The farmers were trained as per their capabilities to contribute to the development process of the township, making them active participants and not mere spectators. An important aim was to upgrade their skills so that they adopt other professions, besides farming, that was suited to their disposition. It was made sure that a member from each family was involved in construction-related work and made money from the project continuously, not as an employee but as a businessman and shareholder. The machinery that the farmers had was extensively used in the construction process where possible, for example, the tractors of farmers were used in shifting the soil.
After studying various town planning examples from around the world, the main inspiration for Magarpatta City came from San Jose and Santa Clara. Like these cities, Magarpatta is designed around the concept of walking to work, walking to shops, and walking to school, to make access a central feature and minimise the pressure on urban transportation. The town was planned based on the concept of the five forces of nature, which Indians had always worshipped. Plantations were planned based on nature’s cycles so that there were some blossoms year-round.
Apart from employing expert town planners and architects for the planning, feedback from potential buyers also held value. The ‘neighbourhood concept’ ensuring no disparity among residents, and incremental housing were some such feedbacks that were kept in mind.
“We began the exercise by asking: what did the new millennium need? The answers were: a clean and sustainable environment, good living standards, a modern educational system, state-of-the-art working conditions, and reliable security. These became the elements on which we decided to plan the township based on the government rules and regulations that existed at that point of time.” recalls Satish Magar who played a pivotal role in the planning of the city. (Magarpatta city: farmers direct investment)
Large gardens were created, including Aditi Garden, a 25-acres circular garden in the city centre, designed to be an architectural representation of planet earth. During the inception, thousands of trees were planted creating a huge green cover spreading over 25 lakh sq. ft.
Household and commercial garbage produced is separated at the source, and biodegradable waste is used for vermiculture and bio compost. A network of sewage treatment plants caters to the wastewater treatment needs of the township. Rainwater harvesting is done through pipes under the pavements. Over 7,000 solar collectors are deployed to heat approximately 9 lakh litres of water every day, resulting in savings of crores of electricity units per year. Further, all the bricks and construction material for the Magarpatta project was made by using fly ash, an environmentally hazardous waste produced by thermal power plants, which majorly helped in the reduction of greenhouse gases, making it a sustainable alternative to the conventional method.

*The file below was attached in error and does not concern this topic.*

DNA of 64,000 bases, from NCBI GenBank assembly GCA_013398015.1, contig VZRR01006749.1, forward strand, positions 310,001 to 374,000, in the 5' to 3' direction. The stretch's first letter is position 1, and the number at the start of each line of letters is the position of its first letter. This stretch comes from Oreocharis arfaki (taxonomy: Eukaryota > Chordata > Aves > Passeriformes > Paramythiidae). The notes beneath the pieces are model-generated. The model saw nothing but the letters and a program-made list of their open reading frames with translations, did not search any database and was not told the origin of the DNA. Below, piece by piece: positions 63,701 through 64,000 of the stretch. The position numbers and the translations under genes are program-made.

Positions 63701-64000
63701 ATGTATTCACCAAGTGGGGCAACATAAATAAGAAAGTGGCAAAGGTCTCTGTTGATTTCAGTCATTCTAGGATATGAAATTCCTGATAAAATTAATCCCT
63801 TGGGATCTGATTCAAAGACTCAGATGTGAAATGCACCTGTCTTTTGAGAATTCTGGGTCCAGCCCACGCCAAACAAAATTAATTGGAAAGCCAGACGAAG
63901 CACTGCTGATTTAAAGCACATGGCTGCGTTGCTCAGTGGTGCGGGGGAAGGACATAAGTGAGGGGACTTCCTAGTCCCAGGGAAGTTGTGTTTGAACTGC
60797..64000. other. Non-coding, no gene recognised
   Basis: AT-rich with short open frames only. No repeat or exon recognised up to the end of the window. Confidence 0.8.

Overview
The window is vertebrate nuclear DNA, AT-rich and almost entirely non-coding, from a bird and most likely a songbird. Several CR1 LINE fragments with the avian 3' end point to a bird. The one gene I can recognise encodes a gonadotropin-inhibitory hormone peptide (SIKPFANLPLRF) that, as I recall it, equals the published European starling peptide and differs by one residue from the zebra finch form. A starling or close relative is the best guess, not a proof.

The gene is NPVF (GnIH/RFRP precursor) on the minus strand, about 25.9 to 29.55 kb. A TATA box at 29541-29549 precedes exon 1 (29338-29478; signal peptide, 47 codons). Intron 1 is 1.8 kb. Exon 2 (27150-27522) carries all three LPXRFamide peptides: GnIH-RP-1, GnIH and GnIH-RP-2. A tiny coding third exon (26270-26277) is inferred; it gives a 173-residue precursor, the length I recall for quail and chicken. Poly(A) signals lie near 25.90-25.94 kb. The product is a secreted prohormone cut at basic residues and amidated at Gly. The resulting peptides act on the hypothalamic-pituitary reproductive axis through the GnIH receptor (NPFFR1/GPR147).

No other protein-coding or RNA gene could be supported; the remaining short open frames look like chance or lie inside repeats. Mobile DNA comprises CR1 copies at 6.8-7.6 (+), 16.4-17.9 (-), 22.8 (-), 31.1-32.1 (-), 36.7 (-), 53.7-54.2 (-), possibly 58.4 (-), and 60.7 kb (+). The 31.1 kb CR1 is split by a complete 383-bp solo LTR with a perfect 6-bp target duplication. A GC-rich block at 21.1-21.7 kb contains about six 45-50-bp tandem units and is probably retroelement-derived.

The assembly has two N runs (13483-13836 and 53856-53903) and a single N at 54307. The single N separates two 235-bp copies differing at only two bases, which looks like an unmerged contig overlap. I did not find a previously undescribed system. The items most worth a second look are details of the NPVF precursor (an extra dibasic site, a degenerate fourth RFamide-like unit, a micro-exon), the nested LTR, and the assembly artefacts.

Lastly and most importantly, the state-of-the-art infrastructure of Magarpatta City provided ample scope for employment opportunities to people from across the country. Cybercity, which is a large IT park located within, has attracted global IT giants such as Accenture, John Deere, Aviva, and Patni to the city. Apart from this, a school, large sports complex, commercial centres, multi-speciality hospital, power substations, petrol pump, public library, and numerous malls and restaurants are all a part of this township.
source: Associated Space Designers
Today, with its emphasis on environment-friendly development, high quality of urban services, excellent modern facilities for education and health, and up-to-the-minute working conditions, this city is home to over 35,000 residents and a working population of 65,000. The success and popularity of this city allow it to offer a handsome revenue to the stakeholding farmers, their families, and their future generations, something that may not have been possible otherwise.
Central Aditi Garden, around which IT parks are located, source: Google Maps
In conclusion, the transformation of Magarpatta from mere farmland to a complete township truly defies the notion that gentrification has only negative impacts on society. A foreseen and inevitable situation was cleverly dodged and proved to be a huge benefit not just to the urban population of Pune but also to the relatively low-income farmer community.
- Wambecq, Wim, Bruno De Meulder, and Parul Jain. “Magarpatta City| Pune, India.”
- Nallathiga, Ramakrishna, et al. “Evolution of Satellite township development in Pune: A Case Study.” Conference Paper. Available online: https://www. researchgate. net/publication/270894930_ Evolution_of_Satellite_township_development_in_Pune_A_Case_Study (accessed on 22 November 2017). 2015.
- Gupta, Amit, et al. “Magarpatta city: farmers direct investment (FDI).” IIM Bangalore Research Paper 384 (2012).
- Ranesh Nair. “Magarpatta: building a city with rural-urban partnership How we can and why we must foster such partnerships”. Financial Express, 2010
- Swapnil Vidhate, Dr. Anupama Sharma. “Gentrification and Its Impact on Urbanization in India”
Magarpatta City Masterplan, source: Associated Space Designers